In the following description, numerous specific details are set forth to provide a thorough understanding of the present disclosure. However, it will be apparent to those skilled in the art that the present disclosure may be practiced without such specific details. In other instances, well-known circuits have been shown in block diagram form in order not to obscure the present disclosure in unnecessary detail. For the most part, details considering timing considerations and the like have been omitted inasmuch as such details are not necessary to obtain a complete understanding of the present disclosure and are within the skills of persons of ordinary skill in the relevant art.

Referring now to the Figures in detail, FIG. 1 illustrates an embodiment of the present disclosure of a communication system 100 for practicing the principles of the present disclosure. Communication system 100 includes a software development system 101 connected to a container orchestration system 102 via a network 103.

Software development system 101 is a system utilized, such as by software developers, in the process of creating, designing, deploying and supporting software. Examples of such software development systems include, but not limited to, RAD Studio®, Embold®, Collaborator®, Studio 3T®, NetBeans®, Zend Studio®, Microsoft® Expression Studio, etc.

In one embodiment, software development system 101 is utilized by a software developer to deploy, manage, scale and network containers using container orchestration system 102 (e.g., Kubernetes®, Apache® Mesos, Amazon ECS®) via network 103.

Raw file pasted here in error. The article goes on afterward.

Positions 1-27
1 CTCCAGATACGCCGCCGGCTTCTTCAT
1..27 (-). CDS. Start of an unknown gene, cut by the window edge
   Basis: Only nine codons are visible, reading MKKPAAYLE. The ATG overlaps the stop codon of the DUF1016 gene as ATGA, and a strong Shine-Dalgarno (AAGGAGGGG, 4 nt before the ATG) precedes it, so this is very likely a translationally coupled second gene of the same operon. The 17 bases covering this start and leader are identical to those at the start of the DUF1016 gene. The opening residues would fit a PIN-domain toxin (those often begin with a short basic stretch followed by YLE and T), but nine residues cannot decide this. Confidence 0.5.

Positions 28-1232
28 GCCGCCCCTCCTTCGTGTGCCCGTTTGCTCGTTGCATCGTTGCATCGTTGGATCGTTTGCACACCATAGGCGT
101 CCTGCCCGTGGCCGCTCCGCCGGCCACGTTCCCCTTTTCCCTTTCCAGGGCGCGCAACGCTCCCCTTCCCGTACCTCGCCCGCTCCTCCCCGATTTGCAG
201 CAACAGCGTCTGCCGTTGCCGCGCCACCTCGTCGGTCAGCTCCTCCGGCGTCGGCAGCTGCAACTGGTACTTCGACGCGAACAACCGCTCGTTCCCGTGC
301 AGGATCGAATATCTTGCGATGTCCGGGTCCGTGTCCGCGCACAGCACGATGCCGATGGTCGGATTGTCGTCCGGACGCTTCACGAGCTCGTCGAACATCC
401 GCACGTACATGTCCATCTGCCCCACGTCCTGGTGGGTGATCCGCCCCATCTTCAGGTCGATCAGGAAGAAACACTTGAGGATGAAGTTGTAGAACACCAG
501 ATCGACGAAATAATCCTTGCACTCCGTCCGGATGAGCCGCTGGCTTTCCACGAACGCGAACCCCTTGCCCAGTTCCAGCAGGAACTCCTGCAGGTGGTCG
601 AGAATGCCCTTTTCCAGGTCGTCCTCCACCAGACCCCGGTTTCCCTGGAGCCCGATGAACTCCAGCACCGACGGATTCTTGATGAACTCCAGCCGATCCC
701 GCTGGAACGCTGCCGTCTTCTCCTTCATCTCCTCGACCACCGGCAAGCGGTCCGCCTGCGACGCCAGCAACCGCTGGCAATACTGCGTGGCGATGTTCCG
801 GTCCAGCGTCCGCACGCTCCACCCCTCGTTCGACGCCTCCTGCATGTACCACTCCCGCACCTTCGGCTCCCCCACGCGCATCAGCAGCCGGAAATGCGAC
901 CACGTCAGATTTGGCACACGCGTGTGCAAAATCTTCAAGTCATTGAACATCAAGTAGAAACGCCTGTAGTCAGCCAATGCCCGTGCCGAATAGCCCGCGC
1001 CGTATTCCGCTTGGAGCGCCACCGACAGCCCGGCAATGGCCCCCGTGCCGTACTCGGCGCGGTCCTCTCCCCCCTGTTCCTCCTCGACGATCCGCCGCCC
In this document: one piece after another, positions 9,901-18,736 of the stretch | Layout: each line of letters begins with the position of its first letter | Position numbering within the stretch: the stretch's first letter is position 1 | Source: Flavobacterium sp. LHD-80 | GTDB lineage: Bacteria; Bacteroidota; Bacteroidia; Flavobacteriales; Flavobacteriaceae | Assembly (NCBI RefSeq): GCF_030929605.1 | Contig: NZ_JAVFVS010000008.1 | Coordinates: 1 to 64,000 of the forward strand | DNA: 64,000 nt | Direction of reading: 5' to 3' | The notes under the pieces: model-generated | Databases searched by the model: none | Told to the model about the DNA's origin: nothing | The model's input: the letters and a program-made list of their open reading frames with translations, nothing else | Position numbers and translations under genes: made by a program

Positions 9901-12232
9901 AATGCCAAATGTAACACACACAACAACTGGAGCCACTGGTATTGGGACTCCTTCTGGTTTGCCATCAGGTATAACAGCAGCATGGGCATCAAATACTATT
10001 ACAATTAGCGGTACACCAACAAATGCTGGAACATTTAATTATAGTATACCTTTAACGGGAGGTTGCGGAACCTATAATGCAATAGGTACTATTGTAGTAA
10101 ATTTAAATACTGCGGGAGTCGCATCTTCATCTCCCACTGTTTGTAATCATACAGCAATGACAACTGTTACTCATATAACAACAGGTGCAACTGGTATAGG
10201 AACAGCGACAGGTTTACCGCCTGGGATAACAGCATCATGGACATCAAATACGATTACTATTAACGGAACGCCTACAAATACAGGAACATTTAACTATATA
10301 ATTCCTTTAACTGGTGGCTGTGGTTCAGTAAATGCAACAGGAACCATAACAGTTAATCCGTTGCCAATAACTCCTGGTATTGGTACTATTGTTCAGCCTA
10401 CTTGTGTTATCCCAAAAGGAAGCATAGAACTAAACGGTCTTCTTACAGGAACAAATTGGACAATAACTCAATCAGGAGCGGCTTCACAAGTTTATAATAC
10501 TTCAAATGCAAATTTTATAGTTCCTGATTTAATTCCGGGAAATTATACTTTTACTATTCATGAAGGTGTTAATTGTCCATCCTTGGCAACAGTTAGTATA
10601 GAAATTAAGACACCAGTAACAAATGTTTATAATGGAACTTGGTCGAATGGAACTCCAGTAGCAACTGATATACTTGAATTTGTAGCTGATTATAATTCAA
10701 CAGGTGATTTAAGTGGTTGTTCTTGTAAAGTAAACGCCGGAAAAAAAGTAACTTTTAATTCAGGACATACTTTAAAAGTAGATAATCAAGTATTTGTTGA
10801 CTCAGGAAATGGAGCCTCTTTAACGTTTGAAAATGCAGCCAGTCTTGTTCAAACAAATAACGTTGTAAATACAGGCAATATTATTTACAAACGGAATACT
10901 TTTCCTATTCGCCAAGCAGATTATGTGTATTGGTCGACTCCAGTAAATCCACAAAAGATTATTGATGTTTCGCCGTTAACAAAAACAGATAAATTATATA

Network 103 may be, for example, a local area network, a wide area network, a wireless wide area network, a circuit-switched telephone network, a Global System for Mobile Communications (GSM) network, a Wireless Application Protocol (WAP) network, a WiFi network, an IEEE 802.11 standards network, various combinations thereof, etc. Other networks, whose descriptions are omitted here for brevity, may also be used in conjunction with system 100 of FIG. 1 without departing from the scope of the present disclosure.

In one embodiment, container orchestration system 102 automates the deployment, management, scaling and networking of containers. A “container,” as used herein, refers to a standard unit of software that packages up code and all its dependencies so that the application runs quickly and reliably from one computing environment to another.

Furthermore, in one embodiment, container orchestration system 102 is configured to identify failures in a continuous integration and continuous delivery (CI/CD) pipeline that leverages the platform of container orchestration system 102 as discussed further below. A description of the architecture of container orchestration system 102 is provided below in connection with FIG. 2. A description of the hardware configuration of container orchestration system 102 is provided further below in connection with FIG. 5.

System 100 is not to be limited in scope to any one particular network architecture. System 100 may include any number of software development systems 101, container orchestration systems 102 and networks 103.